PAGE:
All applications for licences have been assessed under the existing legislative framework within the legislated periods. In the vast majority of cases, assessments significantly exceeded targets for processing times. In 2014–15 the Department:
Achieved All targets for 2014–15 were met or exceeded.
Substantially achieved Targets were mostly met, and any issues are being managed.
Partially achieved Some targets were met, and any issues are being managed.
Not achieved None or minimal progress was made against targets in 2014–15.
Table 4.5 Programme 2.2 deliverables
|COAG and Transport and Infrastructure Council decisions on developing and implementing national approaches to heavy vehicle regulation, maritime safety, and rail safety regulation and investigation are progressed.||COAG and Transport and Infrastructure Council decisions are facilitated and implemented within agreed timeframes.||National approaches to heavy vehicle regulation, maritime safety and rail safety and investigation were progressed in line with the Transport and Infrastructure Council and COAG timeframes.|
|Contribute to the progress of work for heavy vehicle charging and investment reforms.||COAG and Transport and Infrastructure Council decisions are facilitated and implemented within agreed timeframes.||The Transport and Infrastructure Council agreed in May 2014 to progress initial heavy vehicle road reform measures to lay the foundations of future phases of heavy vehicle market reform of investment and charging arrangements. The Department is leading this work in consultation with state, territory and local governments and the National Transport Commission.|
|Contribute to the development and implementation of international shipping conventions to protect the environment and ensure maritime safety.||Ongoing international and domestic stakeholder engagement.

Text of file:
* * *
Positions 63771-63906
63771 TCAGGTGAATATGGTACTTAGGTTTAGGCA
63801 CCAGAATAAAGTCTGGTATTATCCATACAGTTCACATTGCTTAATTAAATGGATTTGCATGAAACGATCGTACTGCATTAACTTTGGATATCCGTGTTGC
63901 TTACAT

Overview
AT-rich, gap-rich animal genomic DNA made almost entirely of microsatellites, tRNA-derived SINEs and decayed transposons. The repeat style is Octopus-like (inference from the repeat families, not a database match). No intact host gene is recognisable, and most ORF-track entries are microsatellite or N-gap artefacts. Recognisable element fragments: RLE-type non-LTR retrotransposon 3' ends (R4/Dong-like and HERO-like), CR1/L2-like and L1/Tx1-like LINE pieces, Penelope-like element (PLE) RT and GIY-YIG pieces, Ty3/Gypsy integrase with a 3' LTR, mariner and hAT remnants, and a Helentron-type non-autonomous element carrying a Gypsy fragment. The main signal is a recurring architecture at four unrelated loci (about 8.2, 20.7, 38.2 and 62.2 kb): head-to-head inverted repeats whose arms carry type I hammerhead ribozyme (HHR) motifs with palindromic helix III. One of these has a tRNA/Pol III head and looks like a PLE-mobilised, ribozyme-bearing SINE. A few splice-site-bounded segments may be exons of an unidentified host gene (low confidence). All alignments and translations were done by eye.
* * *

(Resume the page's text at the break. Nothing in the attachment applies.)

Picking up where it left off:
Development and implementation of legislation and regulations in line with agreed government policy and international conventions.
|The International Maritime Organization is a specialised United Nations agency responsible for improving safety and security of international shipping and preventing marine pollution from ships. Officers of the Department attended the following International Maritime Organization meetings:
|Develop strong maritime policy agenda with particular focus on optimising the regulation of the coastal shipping sector.||Reforms to regulatory setting are in line with Australian Government policy agenda.||On 25 June 2015 the Deputy Prime Minister introduced the Shipping Legislation Amendment Bill 2015 into Parliament.
The Bill gives effect to the Australian Government's reforms to coastal shipping.
|Efficient and effective management of administered items.||Items are administered in accordance with relevant legislation, published guidelines and ANAO guidance.||Items were administered in accordance with relevant legislation, published guidelines and Australian National Audit Office guidance.|